A partnership led by WWT has been awarded funding totalling over $350,000 by the Critical Ecosystem Partnership Fund (CEPF) to fully establish and conserve designated Sarus crane reserves in Cambodia.
The two sites that are the focus of the project are Boeung Prek Lapouv (which covers 9,276 hectares) and the recently designated Kampong Trach (1,106 hectares).
Together, the areas support significant numbers of Sarus cranes – over 300 birds, which is over 20% of the regional population – during the dry season. The species is currently in decline and considered globally threatened.
The sites are also important representative areas of Lower Mekong seasonally inundated grassland – a habitat which has suffered massive conversion to agriculture – and provide important benefits to local communities.
Threats like exploitation of wildlife, agricultural encroachment, agro-chemicals pollution, inappropriate fishing methods, hydrological changes and consequent vegetation changes, use of fire, and invasive alien plants, threaten not only the cranes and other biodiversity, but also the ability of these sites to provide these benefits to people.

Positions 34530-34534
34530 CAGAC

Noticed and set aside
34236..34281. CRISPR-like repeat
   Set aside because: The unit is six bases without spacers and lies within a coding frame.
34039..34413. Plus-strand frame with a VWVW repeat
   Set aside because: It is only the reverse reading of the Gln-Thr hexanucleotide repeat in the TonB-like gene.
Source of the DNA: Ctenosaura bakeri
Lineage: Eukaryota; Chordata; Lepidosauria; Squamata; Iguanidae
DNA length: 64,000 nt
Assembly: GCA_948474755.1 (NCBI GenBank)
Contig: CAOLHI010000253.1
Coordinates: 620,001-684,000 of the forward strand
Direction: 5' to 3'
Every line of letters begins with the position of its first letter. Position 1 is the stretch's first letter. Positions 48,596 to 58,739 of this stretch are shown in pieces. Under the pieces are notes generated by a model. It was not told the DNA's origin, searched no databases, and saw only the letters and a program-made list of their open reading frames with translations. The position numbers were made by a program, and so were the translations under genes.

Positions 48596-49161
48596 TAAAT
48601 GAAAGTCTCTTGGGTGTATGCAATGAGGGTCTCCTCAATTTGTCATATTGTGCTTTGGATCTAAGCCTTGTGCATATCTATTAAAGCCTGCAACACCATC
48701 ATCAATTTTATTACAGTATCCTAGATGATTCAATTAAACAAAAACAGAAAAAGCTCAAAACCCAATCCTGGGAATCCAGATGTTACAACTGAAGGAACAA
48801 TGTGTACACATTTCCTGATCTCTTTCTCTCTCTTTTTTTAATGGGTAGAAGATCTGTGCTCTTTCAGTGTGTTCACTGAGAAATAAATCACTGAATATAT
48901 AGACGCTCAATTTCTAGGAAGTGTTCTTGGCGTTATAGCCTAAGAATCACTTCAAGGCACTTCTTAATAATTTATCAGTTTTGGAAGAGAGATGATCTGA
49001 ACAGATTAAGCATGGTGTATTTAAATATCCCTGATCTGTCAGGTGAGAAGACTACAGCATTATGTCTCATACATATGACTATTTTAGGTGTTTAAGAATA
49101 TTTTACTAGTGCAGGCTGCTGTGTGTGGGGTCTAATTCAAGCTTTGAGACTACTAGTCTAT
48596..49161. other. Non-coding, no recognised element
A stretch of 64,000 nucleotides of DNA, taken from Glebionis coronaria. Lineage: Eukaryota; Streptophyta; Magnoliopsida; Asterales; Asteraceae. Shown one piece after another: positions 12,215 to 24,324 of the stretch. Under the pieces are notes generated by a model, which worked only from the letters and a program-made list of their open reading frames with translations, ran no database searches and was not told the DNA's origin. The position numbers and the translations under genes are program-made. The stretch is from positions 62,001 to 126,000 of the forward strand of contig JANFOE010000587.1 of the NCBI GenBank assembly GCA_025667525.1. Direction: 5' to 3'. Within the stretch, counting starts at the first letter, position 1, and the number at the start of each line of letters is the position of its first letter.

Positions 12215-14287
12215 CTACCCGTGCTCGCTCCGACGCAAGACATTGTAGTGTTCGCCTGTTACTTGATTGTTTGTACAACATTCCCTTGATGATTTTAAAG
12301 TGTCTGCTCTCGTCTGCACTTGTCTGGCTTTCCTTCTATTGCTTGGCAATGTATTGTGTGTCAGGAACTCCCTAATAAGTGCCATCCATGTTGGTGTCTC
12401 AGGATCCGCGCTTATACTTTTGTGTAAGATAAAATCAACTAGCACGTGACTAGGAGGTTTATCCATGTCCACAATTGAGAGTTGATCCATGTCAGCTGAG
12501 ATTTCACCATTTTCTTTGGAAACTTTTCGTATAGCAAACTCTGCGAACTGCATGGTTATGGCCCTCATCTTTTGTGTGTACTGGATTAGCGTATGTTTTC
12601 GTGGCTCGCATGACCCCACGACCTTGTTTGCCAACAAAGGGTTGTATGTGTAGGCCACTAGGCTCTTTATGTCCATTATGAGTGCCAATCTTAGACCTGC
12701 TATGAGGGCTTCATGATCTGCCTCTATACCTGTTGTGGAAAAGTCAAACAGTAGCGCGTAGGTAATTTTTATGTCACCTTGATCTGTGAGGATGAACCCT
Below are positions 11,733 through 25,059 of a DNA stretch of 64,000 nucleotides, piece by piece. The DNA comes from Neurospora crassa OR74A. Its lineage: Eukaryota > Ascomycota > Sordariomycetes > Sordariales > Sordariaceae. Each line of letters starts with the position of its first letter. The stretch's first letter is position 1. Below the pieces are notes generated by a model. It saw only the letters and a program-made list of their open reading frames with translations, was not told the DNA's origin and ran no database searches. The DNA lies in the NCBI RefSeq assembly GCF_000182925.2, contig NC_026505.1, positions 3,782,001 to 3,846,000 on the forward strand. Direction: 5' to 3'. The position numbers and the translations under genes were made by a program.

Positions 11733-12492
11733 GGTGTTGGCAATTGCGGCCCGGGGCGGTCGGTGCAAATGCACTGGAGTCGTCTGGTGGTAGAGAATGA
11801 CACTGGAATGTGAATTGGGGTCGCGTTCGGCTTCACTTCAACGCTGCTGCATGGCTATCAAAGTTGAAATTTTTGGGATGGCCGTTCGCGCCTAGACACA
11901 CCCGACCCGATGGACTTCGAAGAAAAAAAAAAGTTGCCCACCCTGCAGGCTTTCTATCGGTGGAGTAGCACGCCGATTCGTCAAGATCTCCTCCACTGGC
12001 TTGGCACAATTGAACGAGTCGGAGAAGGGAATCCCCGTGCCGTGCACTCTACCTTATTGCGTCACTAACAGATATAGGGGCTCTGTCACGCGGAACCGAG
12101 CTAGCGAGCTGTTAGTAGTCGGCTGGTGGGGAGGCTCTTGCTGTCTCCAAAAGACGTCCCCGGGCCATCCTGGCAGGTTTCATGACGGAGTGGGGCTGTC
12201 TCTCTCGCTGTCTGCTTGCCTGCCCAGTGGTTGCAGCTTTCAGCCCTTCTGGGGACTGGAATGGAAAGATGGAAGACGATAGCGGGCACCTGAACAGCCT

While conservation groups and government have already established the sites as Sarus crane reserves, the WWT partnership, supported by Birdlife International, will contribute to their long-term sustainability by training and supporting local conservation groups, developing community-based eco tourism, supporting agricultural improvements and increasing support among local people for site conservation.
Boeung Prek Lapouv and Kampong Trach are two of the three most globally important non-breeding sites for the South-east Asian race of Sarus crane. The third is at Ang Trapeang Thmor, which has been a reserve since 2000 (and there is also a fourth situated in Vietnam).
The Sarus cranes usually arrive in late November and remain until early May when they begin their migration to the wetlands in the northern and eastern plains in Cambodia where they breed.
Partners of the project also receiving funding from CEPF are Mlup Baitong, Cambodian Institute for Research and Rural Development and Chamroein Chiet Khmer.
The Critical Ecosystem Partnership Fund is a joint initiative of l’Agence Française de Développement, Conservation International, the Global Environment Facility, the Government of Japan, the MacArthur Foundation and the World Bank. A fundamental goal is to ensure civil society is engaged in biodiversity conservation.